Saturday, March 21, 2015


During our all-too-brief sojourn on Earth, we owe it to ourselves to cultivate a state of repose and dreamy reverie.  Repose and reverie are valuable in and of themselves.  But they also share a beneficial side-effect:  a person in repose and reverie is wont to leave other people alone.

There are far too many busybodies abroad in the world.  As I have remarked in the past, this is a product of the utopian impulse that has infected humanity in the wake of the so-called "Age of Enlightenment."  The busybodies possess a noisome stream of notions about how we ought to live our lives.

The rest of us just want to be left alone.


Repose is in simplicities.
Perhaps the mind has leaves like trees,
Luxuriant in the sensual sun
And tossed by wind's intricacies,
And finds repose is more than grief
When failing light and falling leaf
Denote that winter has begun.

James Reeves, The Natural Need (1936).

Paul Gauguin, "The Willows" (1889)

For busybodies, everything is an "issue," everything is a problem to be solved.  If you do not agree with them, you become a part of the problem. Rest assured:  within the soul of every soi-disant "progressive" and "activist" there lurks a totalitarian.

My response to busybodies and their agendas (for them, life is a never-ending series of agendas) is simple.

"Think as I think," said a man,
"Or you are abominably wicked,
You are a toad."

And after I had thought of it,
I said:  "I will, then, be a toad."

Stephen Crane, The Black Riders and Other Lines (1895).  The poem is untitled.

Paul Gauguin, "Landscape at Pont-Aven" (1886)

The only "problem" that each of us needs to attend to is the state of our own soul.  I have yet to encounter a person who has earned the right to tell anybody else how to live their life.  What, then, is that sound you hear emanating from busybodies and from their symbiotic overlords and enablers (politicians, social engineers, and media mouthpieces)? Hypocrisy.

Good-bye to all that.  I shall join Ernest Dowson in Brittany.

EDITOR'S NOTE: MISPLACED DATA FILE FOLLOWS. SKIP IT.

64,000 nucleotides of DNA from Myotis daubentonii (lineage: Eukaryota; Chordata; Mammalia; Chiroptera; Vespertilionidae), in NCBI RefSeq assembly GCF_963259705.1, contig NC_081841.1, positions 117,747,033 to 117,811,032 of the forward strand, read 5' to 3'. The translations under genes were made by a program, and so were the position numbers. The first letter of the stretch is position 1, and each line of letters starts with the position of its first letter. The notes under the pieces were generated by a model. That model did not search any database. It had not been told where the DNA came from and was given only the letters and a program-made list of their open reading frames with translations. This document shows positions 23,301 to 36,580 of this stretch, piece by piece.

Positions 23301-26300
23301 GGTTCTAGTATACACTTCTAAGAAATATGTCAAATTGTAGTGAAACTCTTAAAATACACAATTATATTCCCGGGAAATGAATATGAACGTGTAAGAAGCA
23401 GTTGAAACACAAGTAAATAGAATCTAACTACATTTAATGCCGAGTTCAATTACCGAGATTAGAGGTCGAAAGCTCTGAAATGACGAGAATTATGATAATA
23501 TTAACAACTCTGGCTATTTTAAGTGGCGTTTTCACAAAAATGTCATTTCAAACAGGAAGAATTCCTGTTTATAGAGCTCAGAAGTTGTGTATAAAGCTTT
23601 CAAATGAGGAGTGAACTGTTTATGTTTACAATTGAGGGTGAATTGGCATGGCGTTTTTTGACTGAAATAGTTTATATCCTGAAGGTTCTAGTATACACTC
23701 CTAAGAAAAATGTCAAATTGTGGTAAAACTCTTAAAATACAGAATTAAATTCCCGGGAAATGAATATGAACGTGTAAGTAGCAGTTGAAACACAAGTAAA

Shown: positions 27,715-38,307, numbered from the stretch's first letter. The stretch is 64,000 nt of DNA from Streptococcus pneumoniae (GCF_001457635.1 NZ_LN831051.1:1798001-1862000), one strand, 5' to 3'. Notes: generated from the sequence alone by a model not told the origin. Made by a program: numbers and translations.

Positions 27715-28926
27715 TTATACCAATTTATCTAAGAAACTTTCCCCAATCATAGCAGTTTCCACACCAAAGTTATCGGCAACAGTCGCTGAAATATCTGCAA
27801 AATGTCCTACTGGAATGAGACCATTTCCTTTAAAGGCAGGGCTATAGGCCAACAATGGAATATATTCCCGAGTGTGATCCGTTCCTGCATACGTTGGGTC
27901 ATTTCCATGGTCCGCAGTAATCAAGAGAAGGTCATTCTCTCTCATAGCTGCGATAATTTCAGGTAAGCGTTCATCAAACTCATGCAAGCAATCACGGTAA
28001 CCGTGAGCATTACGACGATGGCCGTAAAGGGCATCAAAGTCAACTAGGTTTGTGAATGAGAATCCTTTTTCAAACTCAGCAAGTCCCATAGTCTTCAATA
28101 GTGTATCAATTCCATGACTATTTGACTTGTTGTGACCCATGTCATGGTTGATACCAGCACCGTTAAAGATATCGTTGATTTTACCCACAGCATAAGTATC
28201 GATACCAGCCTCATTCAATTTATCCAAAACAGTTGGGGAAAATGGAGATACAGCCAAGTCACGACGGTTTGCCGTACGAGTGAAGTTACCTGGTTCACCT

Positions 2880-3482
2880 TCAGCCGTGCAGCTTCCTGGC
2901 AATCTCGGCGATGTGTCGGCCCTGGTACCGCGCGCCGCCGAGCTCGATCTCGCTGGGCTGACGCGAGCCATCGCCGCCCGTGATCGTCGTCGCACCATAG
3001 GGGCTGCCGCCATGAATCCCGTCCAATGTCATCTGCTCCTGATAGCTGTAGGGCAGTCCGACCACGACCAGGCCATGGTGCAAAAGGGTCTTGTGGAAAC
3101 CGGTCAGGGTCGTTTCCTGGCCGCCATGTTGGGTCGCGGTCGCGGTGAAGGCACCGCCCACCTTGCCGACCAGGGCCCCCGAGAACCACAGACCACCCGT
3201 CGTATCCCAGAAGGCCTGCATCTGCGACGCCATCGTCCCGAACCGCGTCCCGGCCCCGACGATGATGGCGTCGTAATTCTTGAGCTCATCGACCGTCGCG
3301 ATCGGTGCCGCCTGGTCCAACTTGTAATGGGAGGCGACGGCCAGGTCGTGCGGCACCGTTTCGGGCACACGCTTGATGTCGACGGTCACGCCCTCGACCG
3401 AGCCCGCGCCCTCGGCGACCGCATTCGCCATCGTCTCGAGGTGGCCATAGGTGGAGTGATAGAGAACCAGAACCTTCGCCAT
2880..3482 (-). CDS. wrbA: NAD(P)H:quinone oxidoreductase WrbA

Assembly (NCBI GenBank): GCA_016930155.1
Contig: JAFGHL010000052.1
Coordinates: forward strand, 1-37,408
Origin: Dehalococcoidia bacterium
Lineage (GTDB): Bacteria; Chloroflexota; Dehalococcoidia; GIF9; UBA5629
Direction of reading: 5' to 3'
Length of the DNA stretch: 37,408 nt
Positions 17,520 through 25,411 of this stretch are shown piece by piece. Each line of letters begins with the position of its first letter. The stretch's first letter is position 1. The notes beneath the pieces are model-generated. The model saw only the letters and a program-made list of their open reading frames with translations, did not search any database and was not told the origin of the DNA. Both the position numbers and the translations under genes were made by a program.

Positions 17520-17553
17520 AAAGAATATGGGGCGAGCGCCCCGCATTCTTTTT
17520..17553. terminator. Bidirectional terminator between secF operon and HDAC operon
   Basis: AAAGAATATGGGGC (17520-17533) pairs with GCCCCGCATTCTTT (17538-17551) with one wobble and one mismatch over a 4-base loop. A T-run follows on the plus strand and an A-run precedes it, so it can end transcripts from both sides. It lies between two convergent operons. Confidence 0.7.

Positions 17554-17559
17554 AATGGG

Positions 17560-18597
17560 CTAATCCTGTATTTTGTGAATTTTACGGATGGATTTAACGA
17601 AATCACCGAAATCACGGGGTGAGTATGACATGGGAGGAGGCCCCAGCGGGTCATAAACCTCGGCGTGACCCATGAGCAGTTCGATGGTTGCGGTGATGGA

Breton Afternoon

Here, where the breath of the scented-gorse floats through the sun-stained           air,
On a steep hill-side, on a grassy ledge, I have lain hours long and heard
Only the faint breeze pass in a whisper like a prayer,
And the river ripple by and the distant call of a bird.

On the lone hill-side, in the gold sunshine, I will hush me and repose,
And the world fades into a dream and a spell is cast on me;
And what was all the strife about, for the myrtle or the rose,
And why have I wept for a white girl's paleness passing ivory!

Out of the tumult of angry tongues, in a land alone, apart,
In a perfumed dream-land set betwixt the bounds of life and death,
Here will I lie while the clouds fly by and delve an hole where my heart
May sleep deep down with the gorse above and red, red earth beneath.

Sleep and be quiet for an afternoon, till the rose-white angelus
Softly steals my way from the village under the hill:
Mother of God, O Misericord, look down in pity on us,
The weak and blind who stand in our light and wreak ourselves such ill.

Ernest Dowson, Decorations: In Verse and Prose (1899).

Paul Gauguin, "The Wooden Gate" (1889)

In due time, of course, we shall attain our ultimate repose and reverie.  A busybody-free bourne.

                 In a Breton Cemetery

They sleep well here,
     These fisher-folk who passed their anxious days
     In fierce Atlantic ways;
And found not there,
     Beneath the long curled wave,
     So quiet a grave.

And they sleep well
     These peasant-folk, who told their lives away,
     From day to market-day,
As one should tell,
     With patient industry,
     Some sad old rosary.

And now night falls,
     Me, tempest-tost, and driven from pillar to post,
     A poor worn ghost,
This quiet pasture calls;
     And dear dead people with pale hands
     Beckon me to their lands.

Ernest Dowson, Ibid.

Paul Gauguin, "Haymaking in Brittany" (1888)


Sam Vega said...